After things slowed down in the afternoon, I finally got to introduce myself. Debbie was working on a patchwork blanket that she is doing as a knit-along with a friend. Every time one of them knits a square, they knit two of the same pattern. Then, at the end, they'll have the same squares to stitch together to make a blanket. And although they are using the same squares and the same yarn color scheme, they can stitch the squares together however they want. I think this is a great idea. They're using Jan Eaton's 200 Knitted Blocks for the patterns. Some neat stuff in there.

We talked about how we got started knitting and chit-chatted about yarns and needles. So while I didn't knit on World Wide Knit in Public Day, I did get to talk about knitting in public today -- and with a newly-discovered relative. Thanks, Debbie -- I had a great time visiting with you today.

And now to think of a project to knit for the 2010 reunion!....

Tuesday, June 03, 2008

Treads and Linen Threads

I finished the Kohle Socks this past weekend, and since I was waiting on a package of yarn to come in the mail, I thought it prudent to jump on another pair of socks. I decided to pair this cool blue yarn with a pattern I'd been wanting to make for a while.

The pattern is called "Treads" and it's from Debbie Stoller's Son of Stitch 'n Bitch. The original calls for much much thinner yarn. It recommends casting on 100 stitches on size 0 needles. I was okay with size 0s, but I couldn't imagine castin on 100 stitches with any yarn I had around. So I'm changing the pattern up a little to work with this yarn -- 72 stitches. The circumference is right, but the cables are a bit larger than they are in the original. When they stretch out, the make little O's. And the yarn is 45% cotton, so I'm thinking that maybe this pair will have more versatility than some of my more wooly socks.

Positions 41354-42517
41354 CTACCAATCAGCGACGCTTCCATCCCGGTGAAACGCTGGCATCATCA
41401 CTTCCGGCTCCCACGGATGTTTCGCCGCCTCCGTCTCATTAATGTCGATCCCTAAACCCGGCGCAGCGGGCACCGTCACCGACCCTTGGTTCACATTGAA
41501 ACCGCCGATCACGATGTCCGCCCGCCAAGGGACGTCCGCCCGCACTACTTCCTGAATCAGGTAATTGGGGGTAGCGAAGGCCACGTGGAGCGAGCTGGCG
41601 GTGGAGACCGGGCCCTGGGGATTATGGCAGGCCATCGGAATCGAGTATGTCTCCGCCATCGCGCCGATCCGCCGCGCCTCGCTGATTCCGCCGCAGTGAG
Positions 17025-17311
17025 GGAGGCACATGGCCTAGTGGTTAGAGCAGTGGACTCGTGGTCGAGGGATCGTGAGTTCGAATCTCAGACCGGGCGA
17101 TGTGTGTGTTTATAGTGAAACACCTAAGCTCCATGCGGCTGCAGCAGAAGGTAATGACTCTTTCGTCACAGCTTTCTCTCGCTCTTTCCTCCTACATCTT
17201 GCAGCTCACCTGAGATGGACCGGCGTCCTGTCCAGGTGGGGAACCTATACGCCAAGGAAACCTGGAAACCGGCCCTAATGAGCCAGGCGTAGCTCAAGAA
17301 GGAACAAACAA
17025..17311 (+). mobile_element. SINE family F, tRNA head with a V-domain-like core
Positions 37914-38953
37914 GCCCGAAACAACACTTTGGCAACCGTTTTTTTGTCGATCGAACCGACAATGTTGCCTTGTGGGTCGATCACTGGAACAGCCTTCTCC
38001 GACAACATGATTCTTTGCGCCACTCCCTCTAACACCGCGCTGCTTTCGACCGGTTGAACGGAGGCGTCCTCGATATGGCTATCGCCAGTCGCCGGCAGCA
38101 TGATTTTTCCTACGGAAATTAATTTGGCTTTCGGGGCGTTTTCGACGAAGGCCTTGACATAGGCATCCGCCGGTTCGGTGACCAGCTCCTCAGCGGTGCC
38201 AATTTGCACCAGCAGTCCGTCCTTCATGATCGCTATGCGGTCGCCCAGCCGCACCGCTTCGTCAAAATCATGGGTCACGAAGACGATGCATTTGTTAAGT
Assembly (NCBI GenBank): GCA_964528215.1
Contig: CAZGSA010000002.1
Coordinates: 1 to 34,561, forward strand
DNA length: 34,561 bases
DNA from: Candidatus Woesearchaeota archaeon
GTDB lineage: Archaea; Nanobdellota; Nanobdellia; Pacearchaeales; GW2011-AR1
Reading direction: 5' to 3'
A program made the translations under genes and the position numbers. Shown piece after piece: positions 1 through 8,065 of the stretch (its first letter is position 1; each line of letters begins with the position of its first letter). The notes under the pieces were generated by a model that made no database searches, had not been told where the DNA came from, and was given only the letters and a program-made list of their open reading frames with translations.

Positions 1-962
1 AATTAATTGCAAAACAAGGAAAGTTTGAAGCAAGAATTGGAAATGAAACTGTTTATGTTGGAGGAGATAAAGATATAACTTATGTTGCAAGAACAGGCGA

The package I mentioned earlier came in the mail today. It's Louet Euroflax linen yarn. I had a gift certificate from my sister-in-law that I hadn't used and which made this purchase affordable. Three of the four colors have arrived -- the cream-colored hanks will come later. These are destined for something completely different -- a piano bench cushion. If you have a copy of Mason-Dixon knitting, you can see what it's supposed to look like on page 42. My piano bench hasn't had a cushion on it for nearly 20 years. More about this later...

Sunday, June 01, 2008


World-famous knitter and graphic artist Franklin Habit was in Austin this weekend. He brought his 1000 Knitters Project on the road, and I volunteered to help The Knitting Nest host his visit. What a day!